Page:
The incidence of cardiovascular disease amongst women of child-bearing age is increasing. Consequently there is a greater prevalence of hypertensive disorders in pregnancy, in particular pre-eclampsia (PE), which is a leading cause of maternal and foetal morbidity and mortality. Despite its increased prevalence, the mechanisms underlying key pathological features of the disease remain unclear, and there are currently no effective clinical interventions. The stroke prone spontaneously hypertensive rat (SHRSP) is an established model of human cardiovascular disease, which exhibits chronic hypertension during pregnancy1. This model can be progressed to the more severe pregnancy complication, superimposed PE, through angiotensin II administration mid-gestation2. Our recent studies in this model have identified pregnancy- and disease- dependent alterations in the uterine artery transcriptome relative to the normotensive control strain3. In this project, the specific molecules and pathways identified in our previous SHRSP studies will be explored mechanistically to determine their role in the pathogenesis of hypertensive pregnancy in order to identify new targets of therapeutic or diagnostic interest.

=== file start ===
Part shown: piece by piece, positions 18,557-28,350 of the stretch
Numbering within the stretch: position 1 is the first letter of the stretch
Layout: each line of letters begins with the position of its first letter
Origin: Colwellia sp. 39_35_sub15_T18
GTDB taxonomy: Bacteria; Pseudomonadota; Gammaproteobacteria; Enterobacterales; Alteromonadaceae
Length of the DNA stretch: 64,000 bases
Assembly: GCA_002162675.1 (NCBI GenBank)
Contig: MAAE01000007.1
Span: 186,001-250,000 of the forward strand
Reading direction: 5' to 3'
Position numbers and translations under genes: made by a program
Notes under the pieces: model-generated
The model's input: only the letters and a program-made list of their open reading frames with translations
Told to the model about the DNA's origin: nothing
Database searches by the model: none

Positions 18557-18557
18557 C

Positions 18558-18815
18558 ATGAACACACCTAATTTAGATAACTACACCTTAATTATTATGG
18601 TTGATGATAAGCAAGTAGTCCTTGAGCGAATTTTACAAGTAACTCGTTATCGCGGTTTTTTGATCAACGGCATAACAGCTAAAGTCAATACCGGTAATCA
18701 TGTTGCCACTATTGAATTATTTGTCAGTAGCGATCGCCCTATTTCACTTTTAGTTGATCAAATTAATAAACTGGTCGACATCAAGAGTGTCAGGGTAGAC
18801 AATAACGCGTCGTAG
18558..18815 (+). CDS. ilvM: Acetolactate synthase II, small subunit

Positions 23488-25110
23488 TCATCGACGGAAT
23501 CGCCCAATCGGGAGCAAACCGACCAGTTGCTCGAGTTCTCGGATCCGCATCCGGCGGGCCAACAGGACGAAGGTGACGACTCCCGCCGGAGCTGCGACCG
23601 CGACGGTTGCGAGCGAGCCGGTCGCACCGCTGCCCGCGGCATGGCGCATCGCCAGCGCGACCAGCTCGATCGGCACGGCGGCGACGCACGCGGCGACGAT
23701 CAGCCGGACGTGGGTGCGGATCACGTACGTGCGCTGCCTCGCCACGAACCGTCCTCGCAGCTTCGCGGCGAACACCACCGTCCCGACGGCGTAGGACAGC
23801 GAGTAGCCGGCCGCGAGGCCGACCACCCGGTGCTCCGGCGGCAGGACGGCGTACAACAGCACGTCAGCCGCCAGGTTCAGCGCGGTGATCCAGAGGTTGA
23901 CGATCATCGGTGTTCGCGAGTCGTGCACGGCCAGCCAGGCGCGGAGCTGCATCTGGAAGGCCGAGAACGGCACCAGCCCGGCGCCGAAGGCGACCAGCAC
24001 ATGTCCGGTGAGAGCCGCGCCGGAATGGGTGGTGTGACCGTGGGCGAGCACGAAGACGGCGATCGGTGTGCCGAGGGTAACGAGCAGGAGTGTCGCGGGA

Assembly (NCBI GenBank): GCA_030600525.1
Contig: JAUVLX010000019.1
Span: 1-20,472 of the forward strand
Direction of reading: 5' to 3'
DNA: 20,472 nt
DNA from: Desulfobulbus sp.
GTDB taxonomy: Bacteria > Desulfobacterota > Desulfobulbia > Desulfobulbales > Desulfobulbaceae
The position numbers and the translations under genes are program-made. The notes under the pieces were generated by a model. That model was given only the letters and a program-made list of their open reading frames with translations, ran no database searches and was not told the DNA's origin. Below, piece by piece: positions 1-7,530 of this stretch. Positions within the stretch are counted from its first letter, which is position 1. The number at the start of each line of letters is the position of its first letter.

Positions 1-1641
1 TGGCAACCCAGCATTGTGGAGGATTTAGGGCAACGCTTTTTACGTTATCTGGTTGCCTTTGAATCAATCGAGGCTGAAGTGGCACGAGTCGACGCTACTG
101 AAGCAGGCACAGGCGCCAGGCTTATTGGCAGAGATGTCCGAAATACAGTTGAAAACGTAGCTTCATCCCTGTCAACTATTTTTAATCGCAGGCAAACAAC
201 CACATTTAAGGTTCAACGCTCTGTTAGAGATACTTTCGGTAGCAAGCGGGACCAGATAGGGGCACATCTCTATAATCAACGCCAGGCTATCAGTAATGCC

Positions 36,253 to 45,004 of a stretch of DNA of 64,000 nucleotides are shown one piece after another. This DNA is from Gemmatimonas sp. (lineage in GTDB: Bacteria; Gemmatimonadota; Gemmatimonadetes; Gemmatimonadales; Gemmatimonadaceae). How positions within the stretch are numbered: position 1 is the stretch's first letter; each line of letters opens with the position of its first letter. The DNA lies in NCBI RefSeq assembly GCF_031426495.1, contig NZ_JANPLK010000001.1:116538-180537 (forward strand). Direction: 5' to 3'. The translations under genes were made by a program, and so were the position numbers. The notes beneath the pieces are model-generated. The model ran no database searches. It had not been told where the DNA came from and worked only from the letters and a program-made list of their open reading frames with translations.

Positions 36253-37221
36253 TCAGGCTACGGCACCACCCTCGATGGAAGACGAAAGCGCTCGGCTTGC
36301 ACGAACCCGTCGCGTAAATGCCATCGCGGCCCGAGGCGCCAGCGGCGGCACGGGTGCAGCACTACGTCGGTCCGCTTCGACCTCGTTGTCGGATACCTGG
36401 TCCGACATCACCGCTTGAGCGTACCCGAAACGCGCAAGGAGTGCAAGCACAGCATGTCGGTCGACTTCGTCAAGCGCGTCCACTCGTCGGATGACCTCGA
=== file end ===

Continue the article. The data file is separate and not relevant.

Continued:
The student will receive training in a wide range of techniques, including animal models of hypertension and PE, cell culture, imaging, molecular biology approaches as well as RNASeq and other ‘Omics’ datsets and bioinformatic and pathway analysis. This PhD project will provide opportunities to develop an almost unique combination of in vivo, in vitro and molecular skills set.